Confronting difficulty: Much of the BeWell initiative is about empowering young people to help each other. The Youth Mental First Aid Training taught Kloek and her peers how to intervene if they see someone suffering from anxiety, depression or panic attacks. It taught them how to actively listen to an individual who is struggling and how to connect them with resources. And the training doesn’t shy away from tough subjects like suicide and addiction.

Read the full story here. 


Leading day school change in an ever-changing environment


“Over the past several decades, much has been learned about the successes and failures of organizational change and its relationship to schools as nonprofit institutions,” writes Chaim Y. Botwinick, principal of Hebrew Academy in Margate, Fla., in an opinion piece for eJewishPhilanthropy.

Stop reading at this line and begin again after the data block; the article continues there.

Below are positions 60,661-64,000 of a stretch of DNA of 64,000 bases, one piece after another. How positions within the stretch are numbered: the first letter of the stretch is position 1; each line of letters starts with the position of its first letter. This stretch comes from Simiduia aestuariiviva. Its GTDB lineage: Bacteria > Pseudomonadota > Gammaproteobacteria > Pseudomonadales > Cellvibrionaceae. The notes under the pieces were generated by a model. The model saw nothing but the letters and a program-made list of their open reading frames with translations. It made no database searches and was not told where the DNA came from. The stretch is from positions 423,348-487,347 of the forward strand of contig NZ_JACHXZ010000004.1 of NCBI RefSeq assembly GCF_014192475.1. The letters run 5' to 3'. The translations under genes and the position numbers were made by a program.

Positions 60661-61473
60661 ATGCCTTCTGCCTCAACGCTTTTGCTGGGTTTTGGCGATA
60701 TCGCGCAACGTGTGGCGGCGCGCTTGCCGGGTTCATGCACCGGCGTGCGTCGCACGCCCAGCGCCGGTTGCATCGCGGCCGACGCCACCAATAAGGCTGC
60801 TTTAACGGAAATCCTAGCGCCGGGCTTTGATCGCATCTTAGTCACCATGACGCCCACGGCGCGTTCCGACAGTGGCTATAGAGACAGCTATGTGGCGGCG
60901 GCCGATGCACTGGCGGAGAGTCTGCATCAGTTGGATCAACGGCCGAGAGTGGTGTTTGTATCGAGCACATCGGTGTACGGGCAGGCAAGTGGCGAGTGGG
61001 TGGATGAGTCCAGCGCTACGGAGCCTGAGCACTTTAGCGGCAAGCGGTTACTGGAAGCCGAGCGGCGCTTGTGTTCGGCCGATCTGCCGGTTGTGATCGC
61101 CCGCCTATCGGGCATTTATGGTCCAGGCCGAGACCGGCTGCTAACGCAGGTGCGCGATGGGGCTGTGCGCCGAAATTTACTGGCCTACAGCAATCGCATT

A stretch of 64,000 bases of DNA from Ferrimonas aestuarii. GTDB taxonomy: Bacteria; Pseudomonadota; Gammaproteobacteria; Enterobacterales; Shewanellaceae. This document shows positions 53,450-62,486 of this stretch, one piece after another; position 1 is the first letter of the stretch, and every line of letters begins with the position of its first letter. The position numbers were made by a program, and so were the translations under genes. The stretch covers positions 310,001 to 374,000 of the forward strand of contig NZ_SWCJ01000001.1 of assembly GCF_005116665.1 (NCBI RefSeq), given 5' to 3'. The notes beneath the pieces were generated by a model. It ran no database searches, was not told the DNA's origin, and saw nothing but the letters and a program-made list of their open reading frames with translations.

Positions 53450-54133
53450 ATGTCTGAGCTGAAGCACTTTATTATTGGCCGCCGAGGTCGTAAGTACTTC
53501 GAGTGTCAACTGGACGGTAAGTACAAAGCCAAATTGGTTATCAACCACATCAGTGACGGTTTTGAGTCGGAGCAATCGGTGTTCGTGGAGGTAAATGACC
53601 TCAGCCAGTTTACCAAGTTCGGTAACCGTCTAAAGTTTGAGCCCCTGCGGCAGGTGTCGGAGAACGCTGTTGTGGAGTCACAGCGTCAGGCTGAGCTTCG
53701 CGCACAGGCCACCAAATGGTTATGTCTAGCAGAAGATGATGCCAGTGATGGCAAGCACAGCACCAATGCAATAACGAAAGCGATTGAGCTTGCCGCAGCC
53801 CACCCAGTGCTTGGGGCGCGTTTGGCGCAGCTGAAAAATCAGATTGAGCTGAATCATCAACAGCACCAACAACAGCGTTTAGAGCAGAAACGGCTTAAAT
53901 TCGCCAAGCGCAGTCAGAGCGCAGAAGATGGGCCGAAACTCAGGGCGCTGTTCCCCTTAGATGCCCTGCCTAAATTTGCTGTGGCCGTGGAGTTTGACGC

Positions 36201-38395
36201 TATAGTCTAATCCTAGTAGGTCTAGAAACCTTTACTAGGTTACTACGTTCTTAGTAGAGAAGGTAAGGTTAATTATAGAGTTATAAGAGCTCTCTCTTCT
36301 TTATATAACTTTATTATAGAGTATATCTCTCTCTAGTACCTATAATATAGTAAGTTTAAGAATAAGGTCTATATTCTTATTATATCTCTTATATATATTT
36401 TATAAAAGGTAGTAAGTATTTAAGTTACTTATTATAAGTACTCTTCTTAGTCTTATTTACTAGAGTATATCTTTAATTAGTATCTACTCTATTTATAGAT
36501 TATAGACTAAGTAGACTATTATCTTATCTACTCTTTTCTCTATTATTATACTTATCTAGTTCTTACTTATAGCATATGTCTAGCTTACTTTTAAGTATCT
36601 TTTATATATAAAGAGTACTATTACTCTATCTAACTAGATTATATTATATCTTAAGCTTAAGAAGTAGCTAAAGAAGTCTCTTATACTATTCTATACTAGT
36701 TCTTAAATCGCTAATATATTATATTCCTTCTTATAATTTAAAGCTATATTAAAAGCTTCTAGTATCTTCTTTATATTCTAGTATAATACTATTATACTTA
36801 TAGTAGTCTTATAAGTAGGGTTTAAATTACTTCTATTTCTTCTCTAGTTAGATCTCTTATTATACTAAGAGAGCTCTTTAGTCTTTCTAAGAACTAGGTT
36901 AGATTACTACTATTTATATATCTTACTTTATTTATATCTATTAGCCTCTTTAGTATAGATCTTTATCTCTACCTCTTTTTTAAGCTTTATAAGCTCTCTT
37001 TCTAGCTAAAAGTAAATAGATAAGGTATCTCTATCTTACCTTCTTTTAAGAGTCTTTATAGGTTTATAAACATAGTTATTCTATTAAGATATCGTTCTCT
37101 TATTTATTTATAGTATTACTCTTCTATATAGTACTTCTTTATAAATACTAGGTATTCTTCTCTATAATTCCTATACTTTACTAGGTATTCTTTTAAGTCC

Change is challenging: “From school reform initiatives of the 1950s, ‘60s and ‘70s to today’s post-pandemic ‘new normal’ realities, one thing is clear – the nature and scope of school change is difficult, arduous, exhilarating and beyond challenging to achieve and sustain.”

Reasons are varied: “School change, as we know it today, can be the result of a variety of factors, including a school’s new strategic direction, mission or vision resulting from a credible strategic planning process; a new school leader’s or influencer’s push, pull and advocacy to move a school in a different direction; the impact of emerging demographic realities; the evolving composition of the school’s constituents; the availability (or paucity) of human resources; the financial condition or viability of the school and/or an unexpected event resulting from a crisis (such as our recent pandemic).”